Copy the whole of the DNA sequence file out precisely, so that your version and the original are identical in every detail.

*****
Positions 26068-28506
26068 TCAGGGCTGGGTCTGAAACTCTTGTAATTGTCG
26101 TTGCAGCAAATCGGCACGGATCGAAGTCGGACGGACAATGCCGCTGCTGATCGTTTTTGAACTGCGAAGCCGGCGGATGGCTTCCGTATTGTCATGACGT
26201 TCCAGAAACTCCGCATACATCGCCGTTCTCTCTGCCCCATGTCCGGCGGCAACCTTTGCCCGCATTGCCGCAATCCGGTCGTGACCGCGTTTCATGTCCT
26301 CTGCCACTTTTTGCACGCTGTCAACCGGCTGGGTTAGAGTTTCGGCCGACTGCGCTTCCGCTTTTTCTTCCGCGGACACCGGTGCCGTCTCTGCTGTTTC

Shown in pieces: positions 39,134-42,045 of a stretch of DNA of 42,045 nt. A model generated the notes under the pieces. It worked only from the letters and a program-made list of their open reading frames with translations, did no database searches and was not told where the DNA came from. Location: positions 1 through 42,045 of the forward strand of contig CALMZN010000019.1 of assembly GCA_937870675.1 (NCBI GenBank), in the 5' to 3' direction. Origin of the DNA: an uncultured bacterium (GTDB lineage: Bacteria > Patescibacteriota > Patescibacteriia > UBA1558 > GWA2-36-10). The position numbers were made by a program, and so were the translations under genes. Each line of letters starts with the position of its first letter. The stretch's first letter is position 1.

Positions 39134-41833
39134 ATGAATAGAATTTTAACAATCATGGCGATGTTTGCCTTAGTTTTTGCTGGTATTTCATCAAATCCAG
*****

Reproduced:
Positions 26068-28506
26068 TCAGGGCTGGGTCTGAAACTCTTGTAATTGTCG
26101 TTGCAGCAAATCGGCACGGATCGAAGTCGGACGGACAATGCCGCTGCTGATCGTTTTTGAACTGCGAAGCCGGCGGATGGCTTCCGTATTGTCATGACGT
26201 TCCAGAAACTCCGCATACATCGCCGTTCTCTCTGCCCCATGTCCGGCGGCAACCTTTGCCCGCATTGCCGCAATCCGGTCGTGACCGCGTTTCATGTCCT
26301 CTGCCACTTTTTGCACGCTGTCAACCGGCTGGGTTAGAGTTTCGGCCGACTGCGCTTCCGCTTTTTCTTCCGCGGACACCGGTGCCGTCTCTGCTGTTTC

Shown in pieces: positions 39,134-42,045 of a stretch of DNA of 42,045 nt. A model generated the notes under the pieces. It worked only from the letters and a program-made list of their open reading frames with translations, did no database searches and was not told where the DNA came from. Location: positions 1 through 42,045 of the forward strand of contig CALMZN010000019.1 of assembly GCA_937870675.1 (NCBI GenBank), in the 5' to 3' direction. Origin of the DNA: an uncultured bacterium (GTDB lineage: Bacteria > Patescibacteriota > Patescibacteriia > UBA1558 > GWA2-36-10). The position numbers were made by a program, and so were the translations under genes. Each line of letters starts with the position of its first letter. The stretch's first letter is position 1.

Positions 39134-41833
39134 ATGAATAGAATTTTAACAATCATGGCGATGTTTGCCTTAGTTTTTGCTGGTATTTCATCAAATCCAG